James Drew, the Hosier, married Sarah Ann Merewether Nias on April 9th 1850.
Nias James Drew was born in 1851 at St. James Westminster, London England. In London, he became associated with Rosina Hascher (née Critchley) and her husband (born in the old Kingdom of Saxony) Paul Ferdinand Hascher.
Rosina's parents were Richard Critchley (b. 1819 - died 1879 at Tunbridge, aged 60) and Elizabeth (Zarsha) Strauss who was born in 1836 at Frankfurt in Maine, Germany and who died in Australia in 1905. Zarcha's parents were Henry and Henrietta Strauss of Frankfurt in Maine.
After her husband's death, Zarsha Critchley became associated with a sea captain by the name of James Smith and sailed with him (and several of her children) to seek a new life in Australia - under the name Eliza Smith. On the same vessel and travelling to the same destination were Paul and Rosina (Critchley) Hascher, their infant daughter Henrietta and Nias James Drew. They must have sailed to Australia soon after the 1881 census date.
The question has to be asked as to whether this sea captain James Smith is connected in any way with the "Smythe" branch associated with Drew family of the time - since Ada Drew's father-in-law was a Baptist Minister in the same county, at Canterbury c. 1873-1875/6.
They sailed to Australia aboard the "Winifred", captained by E. P. Ellis. This was the "London" Line of Australian Clipper Packets under Agents Taylor, Bethell & Roberts of 110 Fenchurch Street, London. There were some 19 adult passengers in a ship capable of carrying 40. It was a voyage destined to last for 140 days (4.5 months approximately). By the time they reached Melbourne, their port of destination, the infant, Henrietta Hascher was dead.
Nias James Drew was sent to Australia, according to Fay Neville's Drew family anecdotal history, as a "Remittance Man" - that is, he was banished - by his father. 'Remittance Men' were so called because most received a scheduled remittance or allowance from their families. As such, they were, in fact, quite popular in Australia because people saw them as a certain source of regular funds! For Nias James Drew, it seems, the payment may have come as one lump sum and there was probably the end of it. During the late 1800s many such men were sent off to the far corners of the British Empire to make whatever living they could - some of these were second sons with little to expect at home others were uncontrollable young men who were an embarrassment to their families on account of an over-indulgence in drinking, gambling or other such social 'crimes or misdemeanours'. The payments were often made to keep them permanently away from Britain where it was thought they would cause problems for a 'respectable' family. Some made good, others drifted.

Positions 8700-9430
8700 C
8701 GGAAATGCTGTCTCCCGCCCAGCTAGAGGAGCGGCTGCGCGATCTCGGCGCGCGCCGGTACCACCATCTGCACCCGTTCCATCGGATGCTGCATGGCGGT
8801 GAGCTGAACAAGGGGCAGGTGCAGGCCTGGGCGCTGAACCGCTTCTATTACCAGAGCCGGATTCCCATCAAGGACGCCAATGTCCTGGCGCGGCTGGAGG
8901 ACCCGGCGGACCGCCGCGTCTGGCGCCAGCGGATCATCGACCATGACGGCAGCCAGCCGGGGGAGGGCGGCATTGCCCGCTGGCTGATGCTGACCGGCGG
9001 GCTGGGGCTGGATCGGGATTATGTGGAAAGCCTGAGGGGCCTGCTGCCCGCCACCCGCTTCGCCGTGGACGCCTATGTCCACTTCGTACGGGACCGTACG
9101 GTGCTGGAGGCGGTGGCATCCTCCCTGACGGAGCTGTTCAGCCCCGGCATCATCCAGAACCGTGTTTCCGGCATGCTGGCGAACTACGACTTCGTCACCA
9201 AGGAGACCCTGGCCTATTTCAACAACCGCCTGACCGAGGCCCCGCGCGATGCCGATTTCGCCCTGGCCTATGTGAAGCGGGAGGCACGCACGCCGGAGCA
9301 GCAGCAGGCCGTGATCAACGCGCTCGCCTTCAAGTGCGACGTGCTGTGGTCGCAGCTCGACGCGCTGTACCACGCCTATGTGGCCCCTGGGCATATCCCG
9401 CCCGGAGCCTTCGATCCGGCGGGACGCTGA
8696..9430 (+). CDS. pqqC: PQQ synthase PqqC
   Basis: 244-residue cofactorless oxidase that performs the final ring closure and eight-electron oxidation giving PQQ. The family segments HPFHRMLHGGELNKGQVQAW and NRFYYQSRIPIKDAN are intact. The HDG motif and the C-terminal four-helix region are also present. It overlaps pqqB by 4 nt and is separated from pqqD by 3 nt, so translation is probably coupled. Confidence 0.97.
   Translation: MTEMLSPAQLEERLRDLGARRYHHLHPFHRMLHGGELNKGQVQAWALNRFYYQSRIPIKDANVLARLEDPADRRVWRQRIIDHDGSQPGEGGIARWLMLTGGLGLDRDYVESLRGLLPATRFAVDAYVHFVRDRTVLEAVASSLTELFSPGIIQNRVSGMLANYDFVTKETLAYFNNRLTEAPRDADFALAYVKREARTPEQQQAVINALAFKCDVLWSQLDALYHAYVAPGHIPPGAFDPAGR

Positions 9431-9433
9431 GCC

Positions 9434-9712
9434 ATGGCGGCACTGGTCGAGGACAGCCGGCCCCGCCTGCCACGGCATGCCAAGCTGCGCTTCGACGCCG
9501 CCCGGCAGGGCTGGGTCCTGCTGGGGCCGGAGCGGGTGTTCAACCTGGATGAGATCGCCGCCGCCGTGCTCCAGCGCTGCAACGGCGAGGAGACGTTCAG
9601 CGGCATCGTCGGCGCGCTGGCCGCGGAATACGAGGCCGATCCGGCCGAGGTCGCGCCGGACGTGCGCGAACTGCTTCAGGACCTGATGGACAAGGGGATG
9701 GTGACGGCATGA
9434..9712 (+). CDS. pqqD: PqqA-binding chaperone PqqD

Given this information it is not a big step to understand the lack of UK family background to this James Drew/Sarah Nias son, possibly disowned and cast out - drinking, creating scandals - perhaps getting into trouble with the law - who knows now? If one of these was the reason, he would have been much 'in the face of' his father - a father who had become wealthy, married into an established Berkshire (non-conformist) family - the 'matriarch' Sarah living with them in 1851 - and a cousin branch of which produced the likes of the Admiral Sir Joseph Nias) - and here was James Drew, making good in London on his provincial roots - in a Victorian, "We are not amused ...", England - in respectable, comfortable Middlesex ... the last of the (Hosier) Drew line 'myth' began and was perpetuated through the generations. Nias James Drew, never to be spoken of again. He was conspicuously "cut off without a penny" by his mother in her Will - whilst his younger brother - William Somerset Drew - of whom little is known (November 2002 - more is now known!) - fared little better - being left the token sum of £20 in an Estate worth about £17,000 when the Estate was finally wound up and settled; a tidy sum in 1913.